Sunday, November 15, 2015

Our talented youth

When I was fifteen I wrote what I thought was an extremely good short story. I'd certainly read enough books to understand the dynamics of writing, or so I'd thought. I listened to lyrics of songs, picturing grand novels from them, and obsessed over the movies I loved. How difficult could this be?

I handed the story that was about two best friends to my mother. It was a tragic tale, since one of them dies. I sat nearby waiting for the reaction I was sure would come from my mom. She'd clutch the pages to her chest, tears rolling down her face. She'd tell me it was Pulitzer Prize worthy, and she'd take me out of high school so I could begin my journey as a best-selling author.

Nothing of the sort happened. You see, Mom did something totally unexpected. She broke into gales of laughter instead. First, a slight chuckle emanated from her. Then total guffaws racked her body. My young fragile psyche was ruined. Laughing! You should be crying, Mother dear. I grabbed the story from her, ripping it into the smallest pieces I possibly could, and promptly threw the offensive story into the trashcan.

Nowadays, we parents try a little too hard to be our child's best friend. We praise them for every little deed they do, acting as if they'll win the prize for best daughter or son if they simply wake up in the morning. Now I realize what happened to me as a teenager might be a bit extreme. I'm not damaged or anything from my mother's reaction to the story I'd written. I mean, yeah, years of therapy and hundreds of dollars later, I'm okay, at least I think so. . .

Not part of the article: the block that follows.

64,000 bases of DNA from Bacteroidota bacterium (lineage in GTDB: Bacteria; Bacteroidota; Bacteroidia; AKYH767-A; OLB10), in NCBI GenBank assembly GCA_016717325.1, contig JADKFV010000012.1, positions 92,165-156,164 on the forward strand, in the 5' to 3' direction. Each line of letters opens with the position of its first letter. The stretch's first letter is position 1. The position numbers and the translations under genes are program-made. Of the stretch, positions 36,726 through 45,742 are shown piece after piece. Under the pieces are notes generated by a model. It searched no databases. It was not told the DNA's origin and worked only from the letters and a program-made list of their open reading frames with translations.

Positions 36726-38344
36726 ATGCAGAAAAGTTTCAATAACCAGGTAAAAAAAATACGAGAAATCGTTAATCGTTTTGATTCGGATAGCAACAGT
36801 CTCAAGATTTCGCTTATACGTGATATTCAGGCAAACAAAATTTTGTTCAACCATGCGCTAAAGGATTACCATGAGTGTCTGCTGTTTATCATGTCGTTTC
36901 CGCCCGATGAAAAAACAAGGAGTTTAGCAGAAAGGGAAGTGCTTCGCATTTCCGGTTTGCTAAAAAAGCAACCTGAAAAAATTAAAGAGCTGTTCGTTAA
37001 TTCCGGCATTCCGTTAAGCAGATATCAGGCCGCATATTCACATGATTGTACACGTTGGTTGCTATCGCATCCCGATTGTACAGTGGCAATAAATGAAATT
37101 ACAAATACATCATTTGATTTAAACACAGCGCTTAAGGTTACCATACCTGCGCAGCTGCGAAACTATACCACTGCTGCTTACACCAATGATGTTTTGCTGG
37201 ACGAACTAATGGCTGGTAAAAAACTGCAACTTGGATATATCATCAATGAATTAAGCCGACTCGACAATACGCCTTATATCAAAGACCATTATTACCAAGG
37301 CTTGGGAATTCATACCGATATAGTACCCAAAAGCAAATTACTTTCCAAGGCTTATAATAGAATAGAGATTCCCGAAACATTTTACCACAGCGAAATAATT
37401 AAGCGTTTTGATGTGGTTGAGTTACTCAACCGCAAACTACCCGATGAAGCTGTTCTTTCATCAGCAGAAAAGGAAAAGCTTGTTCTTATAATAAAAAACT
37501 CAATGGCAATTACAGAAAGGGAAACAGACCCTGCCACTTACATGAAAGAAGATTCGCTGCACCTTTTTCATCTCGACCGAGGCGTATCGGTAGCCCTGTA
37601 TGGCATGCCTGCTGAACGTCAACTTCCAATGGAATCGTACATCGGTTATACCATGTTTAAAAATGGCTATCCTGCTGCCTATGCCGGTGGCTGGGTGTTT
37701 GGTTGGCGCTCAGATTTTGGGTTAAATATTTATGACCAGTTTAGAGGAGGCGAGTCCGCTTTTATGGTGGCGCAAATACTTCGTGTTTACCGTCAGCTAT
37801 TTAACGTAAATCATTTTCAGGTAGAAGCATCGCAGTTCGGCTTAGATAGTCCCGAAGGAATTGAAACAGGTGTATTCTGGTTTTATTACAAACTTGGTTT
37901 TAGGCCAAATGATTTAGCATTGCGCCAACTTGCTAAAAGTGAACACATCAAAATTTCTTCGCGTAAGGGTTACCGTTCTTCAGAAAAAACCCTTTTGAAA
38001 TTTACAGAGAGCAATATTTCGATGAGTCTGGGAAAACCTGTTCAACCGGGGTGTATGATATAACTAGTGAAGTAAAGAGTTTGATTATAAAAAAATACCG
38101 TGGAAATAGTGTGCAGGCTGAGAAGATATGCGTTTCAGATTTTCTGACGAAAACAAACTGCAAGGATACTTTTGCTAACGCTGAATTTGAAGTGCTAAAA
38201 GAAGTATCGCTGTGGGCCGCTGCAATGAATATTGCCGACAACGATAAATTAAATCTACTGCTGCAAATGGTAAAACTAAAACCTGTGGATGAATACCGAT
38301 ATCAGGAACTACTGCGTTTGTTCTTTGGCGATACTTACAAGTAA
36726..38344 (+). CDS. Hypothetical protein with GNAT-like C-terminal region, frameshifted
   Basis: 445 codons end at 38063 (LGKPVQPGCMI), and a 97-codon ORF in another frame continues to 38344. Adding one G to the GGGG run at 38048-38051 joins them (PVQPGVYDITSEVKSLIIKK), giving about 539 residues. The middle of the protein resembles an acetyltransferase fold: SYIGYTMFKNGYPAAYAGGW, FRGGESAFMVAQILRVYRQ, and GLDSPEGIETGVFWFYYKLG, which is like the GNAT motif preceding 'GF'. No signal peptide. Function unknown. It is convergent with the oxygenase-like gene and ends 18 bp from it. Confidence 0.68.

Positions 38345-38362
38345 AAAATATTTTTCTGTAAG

Seriously though, it's good to have a little dissension. It's good for kids to have to work hard at what they do. They shouldn't automatically receive an A+ for a job that isn't their best. It's too easy to praise without the effort put forth into most things our children do. We shouldn't protect them from every scrape or bruise either. Because one day, they'll walk out into the world, and someone or something will hurt them and they will crumble right on the spot. But if we, as parents let them try something, fail perhaps at it, pick themselves up and do it again, but better this time, our child will have learned a valuable lesson.

I have gone from being laughed at to becoming a published author. And it wasn't overnight and it certainly wasn't easy. There were bumps and bruises along the way. Rejections and negativity. But there also is joy. Joy in encouraging someone with a piece I've written. A book that resounded with them, and a person shares with me their own tales because a character of mine touched a sensitive nerve or reminded them of someone they encountered.

Recently I've begun to mentor young writers. You can ask them if I'm fair. I think they'll tell you that I am. I give praise where it's due, and critique when necessary. But you can see the look on their face when they realize that they've pushed themselves out of their comfort zones. The moment when what I'm teaching them clicks into realization about a sentence or paragraph. When I ask, "would your character really do or say that?" They may even tell you that one day, they, too will become a published author. Chances are, they probably will.

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